“The (technology) train has left the station.  If the research industry does not get involved, it will relegate itself to the dustbin of history.” Marshall

What bothers me about our industry is that the answer to “It isn’t perfect” is I won’t bother with it.  In technology, the answer to “It isn’t perfect” is “I’ll work to fix it.” Marshall

On Corporate Trends:

“Corporate researchers are investing in ongoing, real-time information systems.  They started with financial systems and they are moving to marketing systems.  They are moving from a focus on strategic research and into performance indices.” Marshall

“Our role is to be the arbiter of the voice of the customer in the C-suite.  Unfortunately we do not have a voice in the C-suite today.” Bill

“Corporate researchers are not able to make judgments to understand what is good research and what is not.  They want the top numbers to pass up to those paying for it.” Bill

“Big M marketing is waning; Little m marketing is increasing.” Bill   (Big M = branding and long term positioning.  Little m = tactical marketing to result in short-term sales.)

“The fundamental flow of information to the decision makers is inadequate.” Marshall

On Social Media as a Research Tool:

“I don’t care how big the data set is, if its not representative then its not valid.  There are gobs of people that are not represented in social media…I’m not sure its ever going to get to the point where it is representative.” Bill

“It’s the “why” part of it that a lot of this new technology is not addressing.” Bill

“Despite what I have seen at this conference, social media research has not reached the point where you will bet the company on it.” Bill

“Gobs of data does not relieve us from conducting statistically reliable and trustworthy analyses…(and) relieve us from making reliable projections that can be defended in the court of reality” Bill

I remember when people stood up and said “Scanner data is going to end all research.” Bill

“I remember when people said that scanner data was no good because we didn’t know anything about the people that the data represents.  It wasn’t long until loyalty cards were invented to solve that problem.  We will solve these problems with social media.” Marshall

“I am concerned that this drive to use social media as quantitative information is going to lead too many people to drive off the cliff.  I guess that’s my major problem with it.”  Bill

“I want to address this idea of “representativeness.”  Do you realize that this whole idea of “representativeness” is a load of crap?…We are stuck in an old paradigm that even Proctor & Gamble is moving away from.” Marshall

“We have a herd instinct going on with social media and we have a lot more work to do to make it predictable.” Bill

“I don’t think you appreciate the scale difference between social media and traditional research.  To give you a sense of scale, just in consumer electronics we analyze and collect 120 million comments a month.  We are looking at this as the law of large numbers.  A lot of the comments we would normally delete in a typical research project get bled out in the millions of comments from social media.” Marshall

“So woman comes on and complains about diapers and more moms agree and add on.  Eventually the discussion cascades and the entire social media discussion is about a topic that may or may not be important to the majority of moms.  This is one of the problems I have with social media.” Bill

“Its (social media) not the end all, its just another tool.  Don’t oversell it.  Don’t overuse it.” Bill

QRCA Conference: Should qualitative research care about social media?

Should qualitative research care about social media?

Kathy Doyle of Doyle Research posed this question to the qualitative research practitioners at the QRCA Conference in Philadelphia today.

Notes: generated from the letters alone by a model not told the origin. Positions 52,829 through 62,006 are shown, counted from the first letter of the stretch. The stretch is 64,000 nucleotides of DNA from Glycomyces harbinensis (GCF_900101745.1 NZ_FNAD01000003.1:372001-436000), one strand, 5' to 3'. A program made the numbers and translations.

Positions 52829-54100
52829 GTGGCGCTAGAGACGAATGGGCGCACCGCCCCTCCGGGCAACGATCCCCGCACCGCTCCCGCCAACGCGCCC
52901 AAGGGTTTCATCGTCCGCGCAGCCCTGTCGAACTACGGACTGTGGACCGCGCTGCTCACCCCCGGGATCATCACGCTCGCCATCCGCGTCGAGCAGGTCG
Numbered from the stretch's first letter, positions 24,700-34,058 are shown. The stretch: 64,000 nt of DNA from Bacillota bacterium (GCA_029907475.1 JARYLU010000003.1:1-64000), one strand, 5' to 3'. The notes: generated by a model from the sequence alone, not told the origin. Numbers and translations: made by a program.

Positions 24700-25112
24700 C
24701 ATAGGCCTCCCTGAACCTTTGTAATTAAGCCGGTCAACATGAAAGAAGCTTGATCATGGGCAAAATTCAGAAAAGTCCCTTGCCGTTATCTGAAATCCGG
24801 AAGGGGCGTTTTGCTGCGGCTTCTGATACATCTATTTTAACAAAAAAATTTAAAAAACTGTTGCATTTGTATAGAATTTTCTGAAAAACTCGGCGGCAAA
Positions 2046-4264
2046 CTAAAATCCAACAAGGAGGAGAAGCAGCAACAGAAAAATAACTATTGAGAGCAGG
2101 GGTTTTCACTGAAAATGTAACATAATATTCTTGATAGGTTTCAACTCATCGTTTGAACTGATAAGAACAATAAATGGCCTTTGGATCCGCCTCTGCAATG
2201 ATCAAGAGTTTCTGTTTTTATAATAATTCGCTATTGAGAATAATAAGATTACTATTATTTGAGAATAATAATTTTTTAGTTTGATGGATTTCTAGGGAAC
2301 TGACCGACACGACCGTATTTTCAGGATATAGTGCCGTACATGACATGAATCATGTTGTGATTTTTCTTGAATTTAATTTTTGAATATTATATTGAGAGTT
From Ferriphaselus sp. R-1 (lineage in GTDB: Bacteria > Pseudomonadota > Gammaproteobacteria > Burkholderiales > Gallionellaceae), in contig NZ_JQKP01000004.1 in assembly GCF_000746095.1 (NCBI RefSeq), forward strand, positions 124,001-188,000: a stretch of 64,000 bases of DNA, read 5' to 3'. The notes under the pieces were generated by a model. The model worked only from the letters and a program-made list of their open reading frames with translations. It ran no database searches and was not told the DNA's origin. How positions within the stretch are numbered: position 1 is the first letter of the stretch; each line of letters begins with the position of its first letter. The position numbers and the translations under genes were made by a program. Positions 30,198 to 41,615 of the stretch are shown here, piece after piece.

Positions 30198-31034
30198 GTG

Her answer: YES!!!!

When it comes to social media, Kathy said qualitative research should “own it…and right now we don’t.” Social media monitoring is a listening exercise by definition. Though some providers do offer charts and graphs to summarize the social media findings, there is little understanding behind those graphs. Therefore, researchers are better served by utilizing qualitative analysis techniques that understand the comments in context.

Qualitative research should lead the way in developing social media analysis. After all, effective social media analysis is a natural fit to the qualitative researcher’s skill set.

There are five primary outcomes from qualitative analysis of social media research results.

  • Discover issues related to the brand. Why are they talking about us?
  • ID target segments. Who is talking about us?
  • ID Consumer language. How are they talking about us?
  • Category analysis. What are people saying and and feeling about the brand and competitors?
  • Enhance secondary research. What are the motivators behind the trends we have identified?

Kathy Doyle believes the field is wide open for qualitative researchers. Marketers want it, and monitoring services provide the data, but qualitative researchers are not providing the analysis and interpretation. Kathy is adamant that it is time for our industry to step up and own the social media space.

QRCA Conference: Future of Qualitative Research Is Bright

Maybe it’s the end of the recession or maybe it’s just eternal optimism of qualitative researchers, but the mood at the QRCA Conference is generally upbeat. Most researchers are reporting that business is significantly above last year’s recessionary numbers and approaching the levels of 2-3 years ago.

Also, Greenbook recently released their Research Industry Trends Study showing that research practitioners were upbeat about the future. Overall, expectations for increased spending on research increased from 47% in 2009 to 73% in 2010. However, we should moderate our enthusiasm by the additional finding that research buyers were less enthusiastic, with only 45% expecting increased research spending. Still, that number is up from 31% in 2008.

Ben Smithee, Spych Market Analytics, argued in his presentation that the future of qualitative research is “bright” but that researchers will need to adapt to a new normal. His presentation focused on the need for qualitative researchers to embrace various methods of research such as social media, online qualitative research and collaboration in addition to traditional focus group methodologies.

The world is changing — faster than ever. If we want to survive and thrive, we will have to adapt faster than ever, too.